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    ABSTRACT: Insulin-like growth factors (IGFs) are evolutionarily ancient polypeptides, with potent metabolic actions, affecting cell development and growth. The IGF system consists of two ligands: IGF-I and IGF-II, several binding proteins and high-affinity transmembrane receptors. To understand growth regulation in the teleost shi drum, Umbrina cirrosa, we cloned IGF-I and IGF-II cDNAs, studied their expression and determined the cellular localization of IGF-II peptide by immunohistochemistry. A fragment of 1110 nucleotides, coding for U. cirrosa IGF-I (ucIGF-I), was cloned from liver by PCR. It includes an open reading frame of 561 nucleotides, encoding a 187 amino acid preproIGF-I. A fragment of 938 nucleotides that includes part of the coding sequence and the 3' UTR of IGF-II (ucIGF-II) was cloned as well. Sequence analysis of ucIGF-I and ucIGF-II showed a high degree of homology with known fish IGF-I and IGF-II. Real-Time PCR showed a higher expression of IGF-I and IGF-II in liver, compared to all other tissues analysed. IGF-II peptide was detected in larval liver, intestine, gills and heart musculature. After metamorphosis, reactivity was particularly evident in the kidney and in red fibres of skeletal muscle. These results add novel information on the nucleotide sequence of IGF-I and IGF-II in a marine teleost, the shi drum, that was recently introduced to the mariculture industry in southern Europe and emphasizes the conservation in the 5' UTR of IGF-I among teleosts. Furthermore, this study suggests, on the basis of a combined approach of RT-PCR, Real-Time PCR and immunohistochemistry that IGF-I and IGF-II are involved in the regulation of somatic growth in the shi drum.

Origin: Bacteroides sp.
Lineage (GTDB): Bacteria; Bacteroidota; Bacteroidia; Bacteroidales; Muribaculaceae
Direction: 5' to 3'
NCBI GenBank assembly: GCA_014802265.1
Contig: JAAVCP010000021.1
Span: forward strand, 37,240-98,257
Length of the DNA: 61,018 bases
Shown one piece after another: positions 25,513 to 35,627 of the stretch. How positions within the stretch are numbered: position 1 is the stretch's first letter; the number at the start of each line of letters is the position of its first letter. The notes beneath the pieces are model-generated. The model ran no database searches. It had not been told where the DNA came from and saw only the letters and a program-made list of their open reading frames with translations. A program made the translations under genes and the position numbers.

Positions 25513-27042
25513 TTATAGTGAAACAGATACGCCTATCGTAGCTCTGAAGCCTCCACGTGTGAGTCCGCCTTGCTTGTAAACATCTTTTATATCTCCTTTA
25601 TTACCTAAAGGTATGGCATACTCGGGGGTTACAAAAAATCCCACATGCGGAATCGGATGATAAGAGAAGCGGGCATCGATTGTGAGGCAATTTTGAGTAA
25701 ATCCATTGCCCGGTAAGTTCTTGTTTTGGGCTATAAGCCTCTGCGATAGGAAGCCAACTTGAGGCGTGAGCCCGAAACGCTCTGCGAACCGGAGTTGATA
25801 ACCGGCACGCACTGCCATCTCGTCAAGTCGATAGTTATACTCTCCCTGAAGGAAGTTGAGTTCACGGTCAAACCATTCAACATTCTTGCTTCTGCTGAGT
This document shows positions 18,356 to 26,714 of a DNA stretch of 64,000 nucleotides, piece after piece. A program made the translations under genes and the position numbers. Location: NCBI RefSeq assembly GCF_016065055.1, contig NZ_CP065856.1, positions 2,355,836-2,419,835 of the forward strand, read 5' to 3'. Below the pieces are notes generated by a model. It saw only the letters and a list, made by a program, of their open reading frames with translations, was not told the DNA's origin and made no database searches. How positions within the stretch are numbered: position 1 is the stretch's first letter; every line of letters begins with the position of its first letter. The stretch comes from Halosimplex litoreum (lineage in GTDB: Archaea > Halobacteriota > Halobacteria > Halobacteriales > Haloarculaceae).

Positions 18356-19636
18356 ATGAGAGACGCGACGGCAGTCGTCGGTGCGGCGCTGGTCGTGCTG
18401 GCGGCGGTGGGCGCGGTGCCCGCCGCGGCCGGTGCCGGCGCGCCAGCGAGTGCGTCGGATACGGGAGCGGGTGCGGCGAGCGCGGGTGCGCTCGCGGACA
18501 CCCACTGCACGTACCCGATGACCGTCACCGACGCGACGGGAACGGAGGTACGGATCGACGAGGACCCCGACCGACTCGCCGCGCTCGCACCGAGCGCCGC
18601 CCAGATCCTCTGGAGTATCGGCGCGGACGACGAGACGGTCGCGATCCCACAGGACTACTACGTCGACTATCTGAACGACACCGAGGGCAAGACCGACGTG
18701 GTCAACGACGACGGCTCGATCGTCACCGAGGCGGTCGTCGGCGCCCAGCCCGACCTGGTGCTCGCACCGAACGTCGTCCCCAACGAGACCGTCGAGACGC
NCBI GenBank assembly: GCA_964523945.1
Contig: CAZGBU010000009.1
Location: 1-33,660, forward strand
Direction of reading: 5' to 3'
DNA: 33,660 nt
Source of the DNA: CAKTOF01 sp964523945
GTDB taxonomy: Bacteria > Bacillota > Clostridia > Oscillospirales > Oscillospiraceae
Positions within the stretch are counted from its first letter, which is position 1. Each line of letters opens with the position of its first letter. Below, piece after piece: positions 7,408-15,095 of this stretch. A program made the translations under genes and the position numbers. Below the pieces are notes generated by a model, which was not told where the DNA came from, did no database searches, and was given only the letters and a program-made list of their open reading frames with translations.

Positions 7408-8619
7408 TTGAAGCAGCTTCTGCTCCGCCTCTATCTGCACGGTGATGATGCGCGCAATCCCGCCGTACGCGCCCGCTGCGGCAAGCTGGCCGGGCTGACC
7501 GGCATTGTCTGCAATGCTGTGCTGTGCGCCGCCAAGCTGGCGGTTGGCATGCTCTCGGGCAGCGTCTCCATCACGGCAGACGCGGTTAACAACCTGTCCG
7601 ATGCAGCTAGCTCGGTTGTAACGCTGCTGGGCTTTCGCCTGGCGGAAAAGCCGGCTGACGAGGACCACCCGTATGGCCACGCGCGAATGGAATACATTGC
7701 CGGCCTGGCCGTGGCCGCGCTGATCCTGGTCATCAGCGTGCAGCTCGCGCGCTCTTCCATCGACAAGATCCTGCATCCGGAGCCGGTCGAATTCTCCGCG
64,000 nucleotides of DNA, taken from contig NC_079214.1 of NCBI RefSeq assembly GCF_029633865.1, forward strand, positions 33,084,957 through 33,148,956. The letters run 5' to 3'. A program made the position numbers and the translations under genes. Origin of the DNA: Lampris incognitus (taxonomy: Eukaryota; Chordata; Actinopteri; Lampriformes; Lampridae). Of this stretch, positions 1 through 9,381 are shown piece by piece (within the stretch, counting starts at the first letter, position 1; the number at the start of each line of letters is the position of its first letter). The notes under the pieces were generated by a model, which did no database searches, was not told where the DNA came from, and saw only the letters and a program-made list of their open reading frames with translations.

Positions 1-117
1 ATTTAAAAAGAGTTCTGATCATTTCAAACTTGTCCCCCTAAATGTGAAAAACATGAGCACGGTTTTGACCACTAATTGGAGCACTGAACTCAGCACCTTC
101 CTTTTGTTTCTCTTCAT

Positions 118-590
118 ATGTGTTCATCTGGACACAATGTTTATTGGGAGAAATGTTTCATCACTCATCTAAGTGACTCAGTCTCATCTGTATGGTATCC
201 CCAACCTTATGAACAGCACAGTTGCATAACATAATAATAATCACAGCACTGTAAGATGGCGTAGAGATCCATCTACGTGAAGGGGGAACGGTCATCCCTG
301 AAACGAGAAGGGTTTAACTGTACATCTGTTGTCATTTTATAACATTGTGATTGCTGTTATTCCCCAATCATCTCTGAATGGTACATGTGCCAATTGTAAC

Comparative Biochemistry and Physiology Part B Biochemistry and Molecular Biology 07/2006; 144(2):137-51. · 1.90 Impact Factor
  • BRURIA FUNKENSTEIN, RICARDO ALMULY
    Annals of the New York Academy of Sciences 02/2006; 839(1):480 - 482. · 4.38 Impact Factor